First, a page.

Friday, April 18, 2014

How to make felted Easter eggs

Felting is a fantastic introduction to fiber arts. Anyone can learn to felt in just a little while. Although it takes longer to become an expert, beginners do well.  These  beautiful decorations can be made by all ages and skill levels. An adult should work with young children as the needles are very sharp.

3" styrofoam egg or ball
1/2 ounce carded wool batt or roving, various colors
felting needles
nylon stocking
hot water, clear dish soap

1) Separate carded bat or roving into thin, narrow pieces
2) USing a felting needle, secure thin strips of wool to the egg, adding different colors of wool to make your design. Push the needle repeatedly straight into the egg, through the wool.
3) Carefully insert the wool covered egg into a nylon stocking. Tie off the end of the stocking next to the egg.
4) Add a squirt of dish detergent to a small bowl of very hot water. Submerge the egg. Roll the wet egg in your hands, between your palms, to felt the wool. This should take three to four minutes.
5) Dry in a bowl with a hand held hair dryer.
6) You may add further designs at this point with your felting needle.
7) To hang your egg, use sewing thread and a doll makers needle to pull the thread through the egg. Tie a pony bead at the bottom of the egg and make a hamging loop from thread at the top.

The important thing to remember about felting an egg is that wool can move as you felt it. The end product may not be at all what you expect until you become an expert felter. But no matter what happens, you will have a beautiful egg, guaranteed.

Tuesday, April 8, 2014

How to photograph a baby on a lambskin rug

It takes planning and luck to get a traditional photograph of a baby on a lambskin rug. If you follow the directions below, you can’t possibly get a worse photograph than I did.

  1. First, planning. You have to take the photo at the right age. The baby must be old enough to hold his chest and head up, but not yet crawling. (This baby crawled so fast that he made it off the rug in seconds. In this photo he also demonstrates the problems involved with a baby who can’t hold his head up, although you don’t usually have to deal with both problems at the same time.)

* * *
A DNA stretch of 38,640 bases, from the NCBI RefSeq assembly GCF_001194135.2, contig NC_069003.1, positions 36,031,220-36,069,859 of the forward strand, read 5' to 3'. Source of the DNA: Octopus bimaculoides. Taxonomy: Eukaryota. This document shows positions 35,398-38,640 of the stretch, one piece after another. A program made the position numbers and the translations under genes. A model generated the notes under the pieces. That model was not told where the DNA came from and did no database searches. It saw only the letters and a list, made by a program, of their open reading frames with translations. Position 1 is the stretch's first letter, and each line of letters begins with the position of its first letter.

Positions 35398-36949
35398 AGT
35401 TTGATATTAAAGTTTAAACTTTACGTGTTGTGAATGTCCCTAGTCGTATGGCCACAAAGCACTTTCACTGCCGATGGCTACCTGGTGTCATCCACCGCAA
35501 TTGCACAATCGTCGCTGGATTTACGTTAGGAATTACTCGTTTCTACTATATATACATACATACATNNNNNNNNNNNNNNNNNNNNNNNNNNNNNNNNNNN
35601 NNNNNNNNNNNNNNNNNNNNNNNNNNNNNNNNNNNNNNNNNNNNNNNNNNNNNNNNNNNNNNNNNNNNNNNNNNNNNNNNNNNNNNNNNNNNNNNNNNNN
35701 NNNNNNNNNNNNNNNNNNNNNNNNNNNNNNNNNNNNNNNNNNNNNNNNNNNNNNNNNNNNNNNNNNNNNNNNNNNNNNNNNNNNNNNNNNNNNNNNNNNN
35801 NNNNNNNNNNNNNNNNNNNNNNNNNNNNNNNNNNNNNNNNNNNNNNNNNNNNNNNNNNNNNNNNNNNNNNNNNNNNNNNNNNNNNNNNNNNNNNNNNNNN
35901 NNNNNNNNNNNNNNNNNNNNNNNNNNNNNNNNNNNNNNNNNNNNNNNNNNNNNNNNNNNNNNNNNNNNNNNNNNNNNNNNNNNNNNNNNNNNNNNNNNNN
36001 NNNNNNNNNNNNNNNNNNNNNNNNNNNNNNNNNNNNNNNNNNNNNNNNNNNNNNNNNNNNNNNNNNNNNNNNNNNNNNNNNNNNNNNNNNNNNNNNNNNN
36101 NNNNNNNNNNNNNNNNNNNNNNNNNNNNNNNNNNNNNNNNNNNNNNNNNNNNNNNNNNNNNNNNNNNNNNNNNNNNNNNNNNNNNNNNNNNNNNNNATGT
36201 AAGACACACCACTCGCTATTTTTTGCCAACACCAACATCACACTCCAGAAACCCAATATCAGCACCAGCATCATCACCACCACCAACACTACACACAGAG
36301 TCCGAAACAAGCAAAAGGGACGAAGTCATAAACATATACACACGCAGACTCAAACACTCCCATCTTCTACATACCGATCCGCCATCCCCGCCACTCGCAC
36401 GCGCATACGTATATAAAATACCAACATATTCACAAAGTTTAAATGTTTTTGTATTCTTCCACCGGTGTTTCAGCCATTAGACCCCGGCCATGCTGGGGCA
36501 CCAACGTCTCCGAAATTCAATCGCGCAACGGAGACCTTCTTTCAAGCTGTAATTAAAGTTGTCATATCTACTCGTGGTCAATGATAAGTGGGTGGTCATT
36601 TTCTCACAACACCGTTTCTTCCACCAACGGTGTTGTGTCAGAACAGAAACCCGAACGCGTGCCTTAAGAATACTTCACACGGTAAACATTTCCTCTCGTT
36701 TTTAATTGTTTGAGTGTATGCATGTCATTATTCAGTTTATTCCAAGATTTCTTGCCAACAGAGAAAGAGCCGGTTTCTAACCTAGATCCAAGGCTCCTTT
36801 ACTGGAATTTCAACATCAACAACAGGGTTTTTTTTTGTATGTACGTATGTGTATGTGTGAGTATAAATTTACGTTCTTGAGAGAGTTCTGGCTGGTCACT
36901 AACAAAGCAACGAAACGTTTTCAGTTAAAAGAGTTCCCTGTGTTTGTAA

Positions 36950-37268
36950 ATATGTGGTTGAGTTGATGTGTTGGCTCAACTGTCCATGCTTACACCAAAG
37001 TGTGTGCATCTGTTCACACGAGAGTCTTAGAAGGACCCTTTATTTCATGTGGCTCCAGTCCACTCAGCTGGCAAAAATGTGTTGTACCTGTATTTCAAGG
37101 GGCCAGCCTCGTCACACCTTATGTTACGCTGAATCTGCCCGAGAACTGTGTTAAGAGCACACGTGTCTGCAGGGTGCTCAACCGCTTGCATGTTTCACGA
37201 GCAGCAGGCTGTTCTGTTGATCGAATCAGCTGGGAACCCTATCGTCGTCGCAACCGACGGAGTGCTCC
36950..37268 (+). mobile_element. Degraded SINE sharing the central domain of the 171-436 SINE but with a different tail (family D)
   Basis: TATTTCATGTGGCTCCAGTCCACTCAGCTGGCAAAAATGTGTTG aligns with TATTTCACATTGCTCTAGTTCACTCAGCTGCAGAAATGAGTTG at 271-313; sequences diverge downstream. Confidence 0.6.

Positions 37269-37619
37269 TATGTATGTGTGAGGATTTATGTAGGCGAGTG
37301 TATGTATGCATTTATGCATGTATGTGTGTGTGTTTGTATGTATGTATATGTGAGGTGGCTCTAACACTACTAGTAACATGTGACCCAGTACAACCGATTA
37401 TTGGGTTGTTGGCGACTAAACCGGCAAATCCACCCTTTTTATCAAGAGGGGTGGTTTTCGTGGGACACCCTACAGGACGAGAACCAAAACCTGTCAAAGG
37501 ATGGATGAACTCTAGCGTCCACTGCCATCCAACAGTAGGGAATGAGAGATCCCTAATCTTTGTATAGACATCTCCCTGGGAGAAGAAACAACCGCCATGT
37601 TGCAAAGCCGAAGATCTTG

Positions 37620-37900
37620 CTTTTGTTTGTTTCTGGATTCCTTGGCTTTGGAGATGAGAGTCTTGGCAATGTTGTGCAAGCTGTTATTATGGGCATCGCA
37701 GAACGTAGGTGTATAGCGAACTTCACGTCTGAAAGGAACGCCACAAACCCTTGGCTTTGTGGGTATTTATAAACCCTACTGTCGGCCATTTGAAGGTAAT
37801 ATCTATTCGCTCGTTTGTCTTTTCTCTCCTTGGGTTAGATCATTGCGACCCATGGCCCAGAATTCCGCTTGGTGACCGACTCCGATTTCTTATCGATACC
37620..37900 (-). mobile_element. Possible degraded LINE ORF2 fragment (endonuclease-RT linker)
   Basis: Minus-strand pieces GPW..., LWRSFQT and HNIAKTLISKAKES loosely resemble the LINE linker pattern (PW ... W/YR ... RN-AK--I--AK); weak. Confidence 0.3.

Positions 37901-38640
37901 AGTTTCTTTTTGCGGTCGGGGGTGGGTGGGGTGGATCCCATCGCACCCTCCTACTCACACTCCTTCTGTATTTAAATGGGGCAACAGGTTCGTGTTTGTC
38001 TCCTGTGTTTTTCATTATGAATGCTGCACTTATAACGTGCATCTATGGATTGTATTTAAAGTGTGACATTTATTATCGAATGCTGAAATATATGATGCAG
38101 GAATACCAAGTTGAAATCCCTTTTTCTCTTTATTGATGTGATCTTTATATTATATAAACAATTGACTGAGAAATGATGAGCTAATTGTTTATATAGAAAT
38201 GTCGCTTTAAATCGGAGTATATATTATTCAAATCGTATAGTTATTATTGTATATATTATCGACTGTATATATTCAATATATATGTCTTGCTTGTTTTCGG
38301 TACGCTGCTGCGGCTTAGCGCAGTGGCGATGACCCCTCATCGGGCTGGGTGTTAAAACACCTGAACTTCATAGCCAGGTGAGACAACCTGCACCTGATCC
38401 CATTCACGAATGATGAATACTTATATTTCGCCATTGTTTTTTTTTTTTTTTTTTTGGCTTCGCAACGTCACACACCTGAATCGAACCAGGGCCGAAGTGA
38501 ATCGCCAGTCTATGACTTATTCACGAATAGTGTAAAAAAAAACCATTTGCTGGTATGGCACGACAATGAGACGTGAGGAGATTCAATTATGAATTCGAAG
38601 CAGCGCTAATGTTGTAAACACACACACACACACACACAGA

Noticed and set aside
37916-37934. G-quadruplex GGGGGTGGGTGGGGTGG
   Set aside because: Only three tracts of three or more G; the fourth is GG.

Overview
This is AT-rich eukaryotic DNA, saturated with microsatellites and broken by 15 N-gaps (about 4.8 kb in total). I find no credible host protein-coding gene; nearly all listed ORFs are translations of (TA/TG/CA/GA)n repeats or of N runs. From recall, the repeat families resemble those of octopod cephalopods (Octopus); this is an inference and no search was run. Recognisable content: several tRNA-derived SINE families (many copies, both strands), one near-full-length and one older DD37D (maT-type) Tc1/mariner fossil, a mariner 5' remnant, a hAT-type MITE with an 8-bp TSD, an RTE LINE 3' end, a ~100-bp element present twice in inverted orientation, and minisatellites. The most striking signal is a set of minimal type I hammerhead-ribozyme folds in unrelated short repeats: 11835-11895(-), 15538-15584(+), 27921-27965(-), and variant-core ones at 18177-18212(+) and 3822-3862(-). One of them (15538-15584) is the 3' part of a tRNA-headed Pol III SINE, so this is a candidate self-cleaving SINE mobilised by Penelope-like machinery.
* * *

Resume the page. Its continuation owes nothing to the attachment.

2. Clear away everything distracting in the background unless you want your friends and family to focus on your messy house rather than your beautiful baby. (And let’s face it, all of us have messy houses when we have young children).
  3. Work with a partner. One person works with the camera and the second person works with the baby.
  4. Work in good light, but plan on stopping action with your flash.
  5. Get down on the baby’s level so that her sparkling eyes and laughing smile are the most important part of the photograph. (This photo has been closely cropped because the baby’s bare bottom turned out to be the most obvious part.)
  6. Once the baby is in place, work fast. Position and expression are subject to change without notice.
  7. If you don’t get a good photo, try again tomorrow. Don’t wait a week, chances are he’ll be crawling and/or walking by then.

Monday, April 7, 2014

Feeding the sheep

We fill four buckets of corn to feed the sheep. 1, 2, 3, 4.

It takes two people to carry the buckets.

We don't usually spill the corn on the ground, usually it goes in the feeders.

Then we throw eight bales of hay out of the barn. Once the sheep are fed we can go in the house and feed ourselves a snack..

Tuesday, April 1, 2014

Sheep albedo

Dr. Ewe Noh-Watt of the New Zealand Institute of Veterinary Climatology has discovered that global warming is caused not by a buildup of carbon dioxide in the atmosphere, but rather by the decline of New Zealand's sheep population. The reasoning is that sheep are white, and therefore large numbers of sheep increase the planet's albedo (the amount of sunlight reflected back into space). As the sheep population declined, the ground has been absorbing more solar radiation, thus warming the planet. Dr Noh-Watt explains "It can be seen that the recent warming can be explained entirely by the decline in the New Zealand sheep population, without any need to bring in any mysterious so-called 'radiative forcing' from carbon dioxide, which doesn't affect the sunlight (hardly) anyway — unlike Sheep Albedo."

Noh-Watt also warmed of a potentially destabilizing feedback mechanism: "As climate gets warmer, there is less demand for wool sweaters and wooly underwear. Hence the sheep population tends to drop, leading to even more warming. In an extreme form, this can lead to a 'runaway sheep-albedo feedback,' which is believed to have led to the present torrid climate of Venus."

However, skeptics disputed the Sheep Albedo Hypothesis. Steve Ramsturf, spokesman for the New Zealand Sheep Farmers Guild, was quoted as saying, "Baaah, Humbug. No matter what goes wrong with the world, they're always trying to blame the poor New Zealand Sheep Farmer."

Monday, March 31, 2014


Peace met me at the door of the barn both figuratively and literally. The ewes were sleeping with their babies. The chickens were muttering in their coop. The bottle lambs slept piled on top of each other in the warm glow of a heat lamp.